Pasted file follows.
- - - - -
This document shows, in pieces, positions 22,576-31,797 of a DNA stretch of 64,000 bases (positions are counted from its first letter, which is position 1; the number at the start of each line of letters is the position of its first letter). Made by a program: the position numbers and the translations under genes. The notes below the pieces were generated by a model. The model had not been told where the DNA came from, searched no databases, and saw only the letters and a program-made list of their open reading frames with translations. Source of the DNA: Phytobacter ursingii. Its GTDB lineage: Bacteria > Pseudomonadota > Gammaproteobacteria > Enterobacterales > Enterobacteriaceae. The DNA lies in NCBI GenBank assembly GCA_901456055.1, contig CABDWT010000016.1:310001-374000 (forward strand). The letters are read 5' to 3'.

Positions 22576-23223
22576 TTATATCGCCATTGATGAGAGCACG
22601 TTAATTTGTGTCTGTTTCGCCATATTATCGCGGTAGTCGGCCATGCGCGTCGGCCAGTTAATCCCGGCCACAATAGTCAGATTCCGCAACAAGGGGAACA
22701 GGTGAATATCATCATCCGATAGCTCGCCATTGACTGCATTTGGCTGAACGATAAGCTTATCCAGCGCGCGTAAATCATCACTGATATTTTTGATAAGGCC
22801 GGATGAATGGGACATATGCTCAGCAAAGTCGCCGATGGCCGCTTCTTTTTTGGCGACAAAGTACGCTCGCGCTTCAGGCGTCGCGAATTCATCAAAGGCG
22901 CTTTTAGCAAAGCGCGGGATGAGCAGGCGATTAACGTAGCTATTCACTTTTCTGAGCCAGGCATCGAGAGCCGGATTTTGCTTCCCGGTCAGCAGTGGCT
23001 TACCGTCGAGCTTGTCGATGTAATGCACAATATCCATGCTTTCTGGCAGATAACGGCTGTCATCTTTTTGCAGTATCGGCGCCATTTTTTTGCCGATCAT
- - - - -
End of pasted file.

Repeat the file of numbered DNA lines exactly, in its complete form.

This document shows, in pieces, positions 22,576-31,797 of a DNA stretch of 64,000 bases (positions are counted from its first letter, which is position 1; the number at the start of each line of letters is the position of its first letter). Made by a program: the position numbers and the translations under genes. The notes below the pieces were generated by a model. The model had not been told where the DNA came from, searched no databases, and saw only the letters and a program-made list of their open reading frames with translations. Source of the DNA: Phytobacter ursingii. Its GTDB lineage: Bacteria > Pseudomonadota > Gammaproteobacteria > Enterobacterales > Enterobacteriaceae. The DNA lies in NCBI GenBank assembly GCA_901456055.1, contig CABDWT010000016.1:310001-374000 (forward strand). The letters are read 5' to 3'.

Positions 22576-23223
22576 TTATATCGCCATTGATGAGAGCACG
22601 TTAATTTGTGTCTGTTTCGCCATATTATCGCGGTAGTCGGCCATGCGCGTCGGCCAGTTAATCCCGGCCACAATAGTCAGATTCCGCAACAAGGGGAACA
22701 GGTGAATATCATCATCCGATAGCTCGCCATTGACTGCATTTGGCTGAACGATAAGCTTATCCAGCGCGCGTAAATCATCACTGATATTTTTGATAAGGCC
22801 GGATGAATGGGACATATGCTCAGCAAAGTCGCCGATGGCCGCTTCTTTTTTGGCGACAAAGTACGCTCGCGCTTCAGGCGTCGCGAATTCATCAAAGGCG
22901 CTTTTAGCAAAGCGCGGGATGAGCAGGCGATTAACGTAGCTATTCACTTTTCTGAGCCAGGCATCGAGAGCCGGATTTTGCTTCCCGGTCAGCAGTGGCT
23001 TACCGTCGAGCTTGTCGATGTAATGCACAATATCCATGCTTTCTGGCAGATAACGGCTGTCATCTTTTTGCAGTATCGGCGCCATTTTTTTGCCGATCAT